Three months into the job, I am more optimistic that we know what we need to do. But there are still some wild cards. Unlike incidents that we can attribute to maintenance and ageing, there are some incidents caused by unforeseen factors. Mr Tan Gee Paw called them “rats”. They can cause system-wide disruptions. Unfortunately, they are also the most difficult to prevent.

Here’s an example of such a “ratty” problem: We have in recent years added significant capacity to existing lines by adding more trains, and also running them at higher frequencies. While LTA has ensured that these additional trips are kept within the power capacity that the system was designed for, greater power loading means thinner buffers for faults. Thinner buffers can become a breeding ground for “rats”.

To address the increased loading, LTA had been rapidly upgrading the power system (e.g. expanding the capacity of 10 electrical substations to better support the NSEWL). We would like to do the upgrade faster and complete it earlier, but LTA has the same constraint in the shortage of engineering hours (when train services cease) for these major works and maintenance. But LTA will do its best to speed up the work.

As you can see, “rat-catching” goes beyond routine maintenance. It has much to do with the design of the rail line and system, and a proper understanding of local ground conditions and creating enough buffers to cushion the unknowns. To battle the unknowns, we also have to build up an army of experts with years of experience. This takes time, but we are determined to get there.

One practical way to start off is to tap on the collective wisdom of the industry. LTA is setting up an Independent Advisory Panel for Power Supply, comprising experts from industry, academia and foreign operators, to:

  • Examine all recent power-related incidents,
  • Assess the resilience of the current power system,
  • Identify any potential system gaps and recommend mitigating measures, and
  • Determine the timing for the next power system upgrade.

“Rats” do not exist only in the power system. With more trains plying existing lines, wear and tear of the rail tracks have increased. LTA and SMRT have been carrying out a complete system check on critical components showing recent defects or failure, and are changing out defective and degraded parts ahead of schedule where required.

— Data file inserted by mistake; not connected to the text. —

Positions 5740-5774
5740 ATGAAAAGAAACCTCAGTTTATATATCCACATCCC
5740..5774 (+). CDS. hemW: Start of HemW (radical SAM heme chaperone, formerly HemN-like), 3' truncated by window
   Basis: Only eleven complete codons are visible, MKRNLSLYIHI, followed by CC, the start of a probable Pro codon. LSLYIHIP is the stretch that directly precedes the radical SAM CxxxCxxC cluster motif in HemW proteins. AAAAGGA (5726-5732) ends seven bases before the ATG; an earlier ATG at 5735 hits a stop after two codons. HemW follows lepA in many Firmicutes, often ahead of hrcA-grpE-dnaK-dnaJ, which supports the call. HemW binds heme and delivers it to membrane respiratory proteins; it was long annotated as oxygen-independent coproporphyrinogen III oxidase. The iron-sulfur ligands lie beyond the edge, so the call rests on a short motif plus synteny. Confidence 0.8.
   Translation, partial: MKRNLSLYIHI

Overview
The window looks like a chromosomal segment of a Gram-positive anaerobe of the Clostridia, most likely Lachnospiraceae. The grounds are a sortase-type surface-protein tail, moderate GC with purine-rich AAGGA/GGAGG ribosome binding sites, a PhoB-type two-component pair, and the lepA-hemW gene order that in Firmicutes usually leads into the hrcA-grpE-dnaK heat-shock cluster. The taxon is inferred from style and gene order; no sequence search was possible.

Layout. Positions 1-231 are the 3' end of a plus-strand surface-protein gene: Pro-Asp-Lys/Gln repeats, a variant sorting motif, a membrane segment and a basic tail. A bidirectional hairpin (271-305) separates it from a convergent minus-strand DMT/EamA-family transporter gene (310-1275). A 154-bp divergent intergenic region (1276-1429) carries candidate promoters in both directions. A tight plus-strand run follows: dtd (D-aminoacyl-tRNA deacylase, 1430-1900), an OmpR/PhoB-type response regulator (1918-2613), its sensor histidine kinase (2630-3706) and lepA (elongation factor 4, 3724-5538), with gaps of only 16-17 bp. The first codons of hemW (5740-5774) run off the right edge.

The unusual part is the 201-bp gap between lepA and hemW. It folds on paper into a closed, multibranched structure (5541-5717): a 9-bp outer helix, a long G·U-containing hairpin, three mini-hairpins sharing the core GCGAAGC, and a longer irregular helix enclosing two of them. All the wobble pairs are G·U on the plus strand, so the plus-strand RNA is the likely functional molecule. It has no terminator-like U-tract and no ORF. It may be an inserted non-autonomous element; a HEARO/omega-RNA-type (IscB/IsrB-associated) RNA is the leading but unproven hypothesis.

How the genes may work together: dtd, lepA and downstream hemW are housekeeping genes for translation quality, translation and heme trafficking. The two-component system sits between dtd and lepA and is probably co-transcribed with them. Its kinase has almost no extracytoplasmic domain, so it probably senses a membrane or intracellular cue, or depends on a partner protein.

In addition, LTA will also set up a standing Expert Audit Panel (EAP), with members drawn from the German, Hong Kong and Japanese rail operators. They will visit us regularly, examine the reliability of our rail system, and help us achieve excellence in rail operations and maintenance. I have asked Mr Tan Gee Paw to chair this Expert Audit Panel.

Soon we will welcome the New Year. We are certain that it will be another hectic and busy year for us in the MOT.

We have to ensure Singapore remains a competitive global hub for the aviation and maritime industries. We will press on with the transformation of our public transport system, so that more Singaporeans can move around with ease.

In particular, our eyes remain focused on upping rail performance, minimising train breakdowns, and avoiding large scale train disruptions, while ensuring the timely implementation of several new rail lines.

It will be a busy year for sure. There may still be some disappointments and upsets. I hope Singaporeans will bear with us, and continue to give us your moral support. It means a lot to us working in the trenches and in the wee hours of the day.

Happy New Year, fellow commuters!

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Six days to enjoy free Downtown Line (DTL) ride

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DTL2 will start tomorrow, 27 December. We have been working hard and are doing all we can to ensure a smooth service, free from major incidents.

Our immediate priority is for a good start. My worry is that there may be severe overcrowding. It is a Sunday, during a holiday season, there is novelty value, and travelling is free. If too many rush in to be among the first wave of commuters, there will be overcrowding and long waiting time.

We will deploy extra staff to man the stations and many goodwill ambassadors to guide the commuters. We will do our best to ensure a pleasant service for all.

Commuters can help too. In particular, do note that free service will run for six days to 1 January. So please spread out, and there is no need to rush. DTL is here to stay, and there will be plenty of opportunities to experience its wonders, including the artwork in each station.

We will inform commuters of the level of crowdedness at the DTL stations. So do check via MyTransport.SG app and better time your trip accordingly. This way, all can enjoy the new DTL2 and get familiarised with the layout of its 12 new stations. I will be there tomorrow to observe; I hope it will be a good experience for all.

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Cutting teeth

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As a young, inexperienced father, my firstborn’s teething when her first pair of teeth cut through the gums was quite an experience as she became irritable and restless. My wife and I felt helpless, not quite knowing what to do to relieve our girl’s discomfort.

We subsequently became better at managing her younger sisters’ teething. All these happened decades ago 🙂

Well, I will soon experience my first rail line’s “teething” :(.

Cutting teeth_PictureCome 27 December, Downtown Line 2 (DTL2) with its 12 new stations will begin operation. LTA and SBST engineers have spent many months preparing and testing the entire system, from the operations control centre to the trains and tunnels. This includes a very large number of tests on the integration between DTL1 and DTL2. By the time of the opening, they would have chalked up thousands of tests.

Will there still be teething issues despite all the tests?